Vacancies caused by impeachment starting to grow

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Vacancies caused by impeachment starting to grow


Park Han-chul, whose term as chief justice of the Constitutional Court wrapped up Tuesday, leaves the Constitutional Court in Jongno District, central Seoul, waving toward his colleagues. [YONHAP]

Korea’s criminal justice system is being challenged by judicial vacancies that are growing in the aftermath of the presidential impeachment.

Park Han-chul, chief justice of the Constitutional Court, ended his six-year tenure on Tuesday, and the court, currently holding the impeachment trial of President Park Geun-hye, is left with eight judges. Because the president has the power to nominate and appoint the chief justice of the court, the vacancy will likely remain for sometime.

Another justice of the court, Lee Jung-mi, will end her term on March 13 of this year. Selecting her successor will also be delayed, and the court will be operated with only seven judges.

The Supreme Court also delayed indefinitely its process of selecting a successor to Justice Lee Sang-hoon, whose tenure ends on Feb. 27. The court originally planned to make an announcement in December to receive recommendations, but canceled the plan.

A Supreme Court justice is selected by the chief justice of the Supreme Court from recommended candidates. The National Assembly must approve the choice and the president makes the appointment.

“It is the majority opinion in academia that the acting president’s appointment of a supreme court justice is against the Constitution,” said a Supreme Court source. “Because the National Assembly must approve the nominee, we will likely start the selection process after the impeachment is ruled on.”

Starting from Feb. 27, the remaining 12 justices on the bench will run the Supreme Court with a vacancy.

The Park administration is also operating without a minister of justice.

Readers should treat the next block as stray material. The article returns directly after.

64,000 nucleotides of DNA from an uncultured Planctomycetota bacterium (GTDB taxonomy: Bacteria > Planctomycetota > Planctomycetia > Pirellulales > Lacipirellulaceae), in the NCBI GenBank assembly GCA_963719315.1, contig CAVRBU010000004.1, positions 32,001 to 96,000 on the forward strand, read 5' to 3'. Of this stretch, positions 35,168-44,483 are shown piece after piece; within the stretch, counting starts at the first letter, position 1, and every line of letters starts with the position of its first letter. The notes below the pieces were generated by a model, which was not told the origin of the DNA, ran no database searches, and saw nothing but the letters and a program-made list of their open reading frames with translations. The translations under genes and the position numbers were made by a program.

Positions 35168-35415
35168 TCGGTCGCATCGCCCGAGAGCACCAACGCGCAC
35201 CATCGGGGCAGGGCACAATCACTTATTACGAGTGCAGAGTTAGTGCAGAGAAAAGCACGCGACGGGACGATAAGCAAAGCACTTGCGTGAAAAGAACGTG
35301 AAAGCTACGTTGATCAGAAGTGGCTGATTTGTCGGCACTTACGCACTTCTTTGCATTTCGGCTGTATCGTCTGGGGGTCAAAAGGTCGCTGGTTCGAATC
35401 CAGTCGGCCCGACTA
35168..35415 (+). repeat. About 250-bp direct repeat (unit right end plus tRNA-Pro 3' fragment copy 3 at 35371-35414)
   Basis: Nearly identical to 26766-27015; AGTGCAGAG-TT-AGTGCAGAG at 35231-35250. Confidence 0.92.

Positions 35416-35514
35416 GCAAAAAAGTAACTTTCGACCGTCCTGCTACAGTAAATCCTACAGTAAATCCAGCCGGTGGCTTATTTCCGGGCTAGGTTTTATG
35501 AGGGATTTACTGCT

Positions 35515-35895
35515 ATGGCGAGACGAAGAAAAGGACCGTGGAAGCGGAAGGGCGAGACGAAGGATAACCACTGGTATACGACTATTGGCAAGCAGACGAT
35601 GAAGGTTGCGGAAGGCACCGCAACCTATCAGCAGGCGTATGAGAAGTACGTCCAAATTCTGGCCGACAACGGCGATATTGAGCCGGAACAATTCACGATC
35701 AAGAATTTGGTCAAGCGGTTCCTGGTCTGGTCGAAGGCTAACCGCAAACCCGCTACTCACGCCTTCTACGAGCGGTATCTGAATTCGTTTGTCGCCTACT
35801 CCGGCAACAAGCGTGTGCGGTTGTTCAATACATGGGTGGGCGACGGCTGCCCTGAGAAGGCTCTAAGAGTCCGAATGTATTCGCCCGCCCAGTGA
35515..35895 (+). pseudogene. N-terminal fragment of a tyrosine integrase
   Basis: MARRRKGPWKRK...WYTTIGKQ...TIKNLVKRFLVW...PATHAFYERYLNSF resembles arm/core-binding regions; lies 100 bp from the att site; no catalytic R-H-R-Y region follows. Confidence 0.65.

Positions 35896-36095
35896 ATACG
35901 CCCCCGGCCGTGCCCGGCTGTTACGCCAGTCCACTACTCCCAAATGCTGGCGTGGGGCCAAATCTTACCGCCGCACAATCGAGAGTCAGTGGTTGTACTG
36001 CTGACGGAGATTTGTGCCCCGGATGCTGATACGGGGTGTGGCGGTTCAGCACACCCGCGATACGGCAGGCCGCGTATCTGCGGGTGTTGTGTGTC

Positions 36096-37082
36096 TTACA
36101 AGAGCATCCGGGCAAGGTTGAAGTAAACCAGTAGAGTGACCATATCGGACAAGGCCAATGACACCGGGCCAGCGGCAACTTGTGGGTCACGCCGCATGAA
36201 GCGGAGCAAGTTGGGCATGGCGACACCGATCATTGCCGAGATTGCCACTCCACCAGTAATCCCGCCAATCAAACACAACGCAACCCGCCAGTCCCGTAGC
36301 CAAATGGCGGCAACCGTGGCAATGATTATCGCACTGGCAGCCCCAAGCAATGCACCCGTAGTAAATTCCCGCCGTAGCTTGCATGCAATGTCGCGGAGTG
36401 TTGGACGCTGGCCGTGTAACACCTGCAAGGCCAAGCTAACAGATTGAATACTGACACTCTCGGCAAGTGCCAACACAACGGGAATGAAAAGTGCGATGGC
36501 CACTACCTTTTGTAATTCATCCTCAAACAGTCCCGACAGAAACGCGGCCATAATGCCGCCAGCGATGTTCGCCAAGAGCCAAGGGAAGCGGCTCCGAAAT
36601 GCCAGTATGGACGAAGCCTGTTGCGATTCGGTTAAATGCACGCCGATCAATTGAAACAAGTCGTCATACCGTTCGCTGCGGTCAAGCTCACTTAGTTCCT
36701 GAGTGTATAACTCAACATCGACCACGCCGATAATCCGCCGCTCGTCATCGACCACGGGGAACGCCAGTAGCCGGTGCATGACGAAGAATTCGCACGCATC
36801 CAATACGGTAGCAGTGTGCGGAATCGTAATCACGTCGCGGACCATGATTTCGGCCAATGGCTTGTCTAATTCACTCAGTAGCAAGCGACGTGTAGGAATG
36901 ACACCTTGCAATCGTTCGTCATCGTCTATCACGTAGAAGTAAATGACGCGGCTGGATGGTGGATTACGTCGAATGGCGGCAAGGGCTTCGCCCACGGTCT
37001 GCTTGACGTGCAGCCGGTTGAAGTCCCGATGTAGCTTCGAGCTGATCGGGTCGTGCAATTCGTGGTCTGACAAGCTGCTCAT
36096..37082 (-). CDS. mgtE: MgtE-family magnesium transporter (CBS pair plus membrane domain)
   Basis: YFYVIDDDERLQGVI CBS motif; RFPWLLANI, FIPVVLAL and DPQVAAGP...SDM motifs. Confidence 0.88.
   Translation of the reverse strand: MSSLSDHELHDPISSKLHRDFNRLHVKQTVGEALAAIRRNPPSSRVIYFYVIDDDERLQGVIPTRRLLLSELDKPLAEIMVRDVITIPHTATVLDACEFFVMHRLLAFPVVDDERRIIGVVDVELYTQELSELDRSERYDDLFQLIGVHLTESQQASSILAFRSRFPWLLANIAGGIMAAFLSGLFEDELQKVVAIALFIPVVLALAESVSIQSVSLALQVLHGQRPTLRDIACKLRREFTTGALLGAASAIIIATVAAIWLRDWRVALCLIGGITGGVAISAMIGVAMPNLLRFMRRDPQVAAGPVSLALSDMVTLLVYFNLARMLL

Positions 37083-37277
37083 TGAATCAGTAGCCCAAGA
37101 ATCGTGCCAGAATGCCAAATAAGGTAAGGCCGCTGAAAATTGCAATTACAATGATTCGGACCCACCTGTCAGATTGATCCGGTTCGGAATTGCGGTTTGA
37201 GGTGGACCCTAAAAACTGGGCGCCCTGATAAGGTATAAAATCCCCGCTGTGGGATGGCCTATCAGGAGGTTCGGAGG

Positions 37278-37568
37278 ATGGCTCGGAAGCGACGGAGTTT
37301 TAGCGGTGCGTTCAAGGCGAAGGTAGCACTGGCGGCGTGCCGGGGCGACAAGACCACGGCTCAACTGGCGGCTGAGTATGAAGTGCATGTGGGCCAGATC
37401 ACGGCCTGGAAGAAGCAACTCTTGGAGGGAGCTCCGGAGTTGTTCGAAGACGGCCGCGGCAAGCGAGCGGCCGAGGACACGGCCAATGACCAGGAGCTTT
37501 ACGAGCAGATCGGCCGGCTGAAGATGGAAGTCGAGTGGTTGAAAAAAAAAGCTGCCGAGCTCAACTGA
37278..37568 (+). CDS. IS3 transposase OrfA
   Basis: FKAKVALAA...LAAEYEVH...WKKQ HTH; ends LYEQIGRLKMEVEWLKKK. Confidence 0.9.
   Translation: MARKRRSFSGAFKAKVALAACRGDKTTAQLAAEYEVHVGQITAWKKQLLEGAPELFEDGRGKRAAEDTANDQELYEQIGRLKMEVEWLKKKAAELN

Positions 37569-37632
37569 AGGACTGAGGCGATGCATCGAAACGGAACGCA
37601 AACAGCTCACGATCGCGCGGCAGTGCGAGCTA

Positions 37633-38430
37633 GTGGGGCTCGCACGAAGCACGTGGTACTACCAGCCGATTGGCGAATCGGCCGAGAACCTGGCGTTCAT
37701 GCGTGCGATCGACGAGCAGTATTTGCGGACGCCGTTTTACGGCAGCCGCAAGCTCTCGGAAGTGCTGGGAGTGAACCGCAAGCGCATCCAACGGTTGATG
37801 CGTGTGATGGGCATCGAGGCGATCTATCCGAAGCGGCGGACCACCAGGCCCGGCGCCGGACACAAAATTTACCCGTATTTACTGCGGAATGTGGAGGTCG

Following the prosecution’s conclusion in November that Park was a co-conspirator in a massive abuse of power scandal, Justice Minister Kim Hyun-woong expressed his intention to quit. Park accepted the resignation later that month but left the post vacant. The justice minister oversees the criminal justice system and other legal affairs of the administration. Park was impeached the next month.

As the crisis deepens with increasing vacancies, analysts said emergency measures must be sought to restore the rule of law. In the legal community and academia, the successor of Constitutional Court Justice Lee and a new justice minister must be appointed in order to minimize the vacuums.

The Constitutional Court has nine judges, which reflects Korea’s separation of powers. Three are selected by the president, three by the National Assembly and three by the Supreme Court chief justice. Because the chief justice of the court is selected by the president among the judges and appointed after the National Assembly’s approval, filling Justice Park’s vacancy is technically impossible while the impeachment trial is ongoing.

Lee’s successor, however, can be appointed because she was selected by the Supreme Court chief justice.

“We believe there is no legal problem in appointing her successor,” a senior Supreme Court official said. “But we do not want the implication that we are influencing the impeachment trial in any way. So, we are trying to find the appropriate timing.”

Hwang Do-su, professor of law at Konkuk University, said Prime Minister Hwang Kyo-ahn, the acting president, should appoint the justice minister. “In this case, he should consult with the National Assembly and make the appointment because the appointment is needed to maintain the status quo,” he said.

After Park was impeached, her presidential power was immediately suspended and Hwang became the acting president. Constitutional scholars largely believe that the acting president’s authority should remain at a minimum level to prevent paralysis of the government but not overreach.

Meanwhile, the outgoing chief justice of the Constitutional Court again urged the remaining judges to quickly rule on the impeachment of Park. “Taking into account the grave urgency of the situation that the president is suspended for nearly two months, the entire nation probably agrees that the court must make a judgment as soon as possible,” he said in a farewell speech. During the ninth hearing of the trial last Wednesday, the chief justice set a deadline of March 13.

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